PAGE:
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CallbackFilter permissions and security

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The cross-platform framework that simplifies synchronizing data between mobile and desktop applications and servers and cloud storages
Posted: 07/10/2014 21:22:28
by Daryl van den Brink (Basic support level)
Joined: 07/10/2014
Posts: 1

I was concerned about whether CallbackFilter honours access restrictions on the file system when a process tells the kernel driver to place a filter on part of the file system. Because the kernel driver is in the kernel, it has unrestricted access to the entire system, so it is up to the kernel driver to check that the calling process has permission to access the part of the file system on which it is trying to place a filter.

So I created a small test program, based on one of the standard test programs, which tries to place a filter on a file in the "Program Files" directory, then I tried running it as a restricted user. I confirmed that this user doesn't have permission to modify or delete this file by trying to do those things in Windows Explorer. Yet the test program seemed to be able to place a filter on that file which it isn't supposed to be able to modify.

I must have got something wrong in my test program because it didn't seem to work as I intended. I wanted to override its contents, but instead made the file appear to not exist when someone tried to open it (this happened regardless of which user ran it, so had nothing to do with permissions but was rather a bug in my program). Nevertheless, the fact that it was able to do that much was concerning, and shows that it probably would have been able to override the contents if I'd got it right.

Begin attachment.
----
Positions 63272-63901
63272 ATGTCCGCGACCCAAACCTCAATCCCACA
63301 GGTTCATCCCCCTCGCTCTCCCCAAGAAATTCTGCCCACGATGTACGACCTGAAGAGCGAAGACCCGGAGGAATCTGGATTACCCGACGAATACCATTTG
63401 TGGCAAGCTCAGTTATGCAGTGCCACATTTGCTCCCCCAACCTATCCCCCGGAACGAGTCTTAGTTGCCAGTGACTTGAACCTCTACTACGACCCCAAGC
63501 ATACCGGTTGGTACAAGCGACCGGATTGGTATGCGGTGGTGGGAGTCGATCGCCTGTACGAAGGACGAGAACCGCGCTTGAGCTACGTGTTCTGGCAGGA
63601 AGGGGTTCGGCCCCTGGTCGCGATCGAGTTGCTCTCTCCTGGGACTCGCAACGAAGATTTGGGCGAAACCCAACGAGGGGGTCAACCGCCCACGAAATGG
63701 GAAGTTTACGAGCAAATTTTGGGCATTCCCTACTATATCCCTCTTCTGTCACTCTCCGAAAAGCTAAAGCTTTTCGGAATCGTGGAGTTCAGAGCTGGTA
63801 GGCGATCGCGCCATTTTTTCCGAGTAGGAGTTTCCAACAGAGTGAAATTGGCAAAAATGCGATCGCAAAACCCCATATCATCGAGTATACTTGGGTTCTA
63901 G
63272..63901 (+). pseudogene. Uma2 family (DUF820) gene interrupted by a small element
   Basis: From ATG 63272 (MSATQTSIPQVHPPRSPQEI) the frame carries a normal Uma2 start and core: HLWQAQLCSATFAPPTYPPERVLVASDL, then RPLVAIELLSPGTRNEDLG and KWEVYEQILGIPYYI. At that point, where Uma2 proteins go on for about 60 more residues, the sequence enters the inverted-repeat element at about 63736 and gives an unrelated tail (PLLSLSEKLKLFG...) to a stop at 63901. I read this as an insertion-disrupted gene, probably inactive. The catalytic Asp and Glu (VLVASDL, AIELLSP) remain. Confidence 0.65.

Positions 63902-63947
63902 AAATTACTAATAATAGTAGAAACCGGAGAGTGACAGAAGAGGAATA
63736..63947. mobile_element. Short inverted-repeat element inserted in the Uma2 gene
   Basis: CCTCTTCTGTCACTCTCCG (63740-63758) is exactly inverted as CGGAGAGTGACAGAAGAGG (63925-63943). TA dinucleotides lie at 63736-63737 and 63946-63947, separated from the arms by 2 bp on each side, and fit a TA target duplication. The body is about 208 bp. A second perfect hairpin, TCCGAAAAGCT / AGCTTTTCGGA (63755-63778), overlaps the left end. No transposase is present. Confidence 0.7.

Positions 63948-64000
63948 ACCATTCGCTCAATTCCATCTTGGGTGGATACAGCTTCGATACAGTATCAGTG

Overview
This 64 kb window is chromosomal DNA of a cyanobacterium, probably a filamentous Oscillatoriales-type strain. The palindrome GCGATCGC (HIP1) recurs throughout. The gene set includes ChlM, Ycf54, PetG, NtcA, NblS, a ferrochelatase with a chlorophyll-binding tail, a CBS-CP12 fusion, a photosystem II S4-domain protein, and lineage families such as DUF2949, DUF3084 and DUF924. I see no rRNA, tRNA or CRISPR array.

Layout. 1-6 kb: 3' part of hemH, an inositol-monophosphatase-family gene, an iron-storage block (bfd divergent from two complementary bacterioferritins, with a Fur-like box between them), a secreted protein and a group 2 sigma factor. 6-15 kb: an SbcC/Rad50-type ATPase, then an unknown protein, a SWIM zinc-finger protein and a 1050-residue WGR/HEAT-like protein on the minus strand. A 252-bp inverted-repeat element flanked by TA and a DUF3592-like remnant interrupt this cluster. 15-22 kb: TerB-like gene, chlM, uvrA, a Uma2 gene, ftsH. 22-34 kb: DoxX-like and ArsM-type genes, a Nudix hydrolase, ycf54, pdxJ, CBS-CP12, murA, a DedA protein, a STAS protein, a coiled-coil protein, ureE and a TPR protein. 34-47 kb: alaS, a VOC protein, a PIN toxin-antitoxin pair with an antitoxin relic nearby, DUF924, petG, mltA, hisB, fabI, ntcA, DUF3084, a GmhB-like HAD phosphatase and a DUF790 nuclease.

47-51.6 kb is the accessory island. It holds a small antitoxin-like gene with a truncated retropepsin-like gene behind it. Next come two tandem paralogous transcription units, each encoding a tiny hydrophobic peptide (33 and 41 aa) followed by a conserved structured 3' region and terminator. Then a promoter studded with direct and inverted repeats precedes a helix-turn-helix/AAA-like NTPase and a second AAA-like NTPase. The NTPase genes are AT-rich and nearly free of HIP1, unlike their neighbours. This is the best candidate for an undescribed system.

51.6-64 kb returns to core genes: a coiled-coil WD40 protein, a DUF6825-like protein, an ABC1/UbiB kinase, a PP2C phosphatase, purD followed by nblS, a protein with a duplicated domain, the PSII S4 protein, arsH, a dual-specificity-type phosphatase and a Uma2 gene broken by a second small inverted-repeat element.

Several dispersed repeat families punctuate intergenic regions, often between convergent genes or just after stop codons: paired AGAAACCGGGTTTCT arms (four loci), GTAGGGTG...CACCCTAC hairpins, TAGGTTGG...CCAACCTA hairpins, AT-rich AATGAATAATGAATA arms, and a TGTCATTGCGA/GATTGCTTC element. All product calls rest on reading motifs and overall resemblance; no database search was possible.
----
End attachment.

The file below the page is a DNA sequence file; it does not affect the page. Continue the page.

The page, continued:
Is this the way CallbackFilter is supposed to behave? Is it supposed to let users place filters on files they don't have write access to?
Posted: 07/10/2014 22:52:03
by Eugene Mayevski (EldoS Corp.)

Thank you for your interest in our products.

The filter driver knows nothing about user permissions. Indeed it can be used on files otherwise inaccessible for the user and can be used by the application to circumvent security restrictions set for NTFS files and folders. This behavior is by design - the developer should be careful to follow whatever limitations are needed to prevent information leaks, and administrators (you need admin rights to install the driver on the computer) should be careful not to install unknown applications which could try to steal information.

If you'd like the driver to check security permissions for you when filtering the directory, you are welcome to add an idea to the WishList and possibly we will implement it in future versions of the product. There's a small problem with such option though - if it's an option, it should be turned on and off from the application (either via registry or in code). This means that it can be turned off by the user unless the permissions are set right not to allow restricted accounts modify the registry and/or application code.

Sincerely yours
Eugene Mayevski



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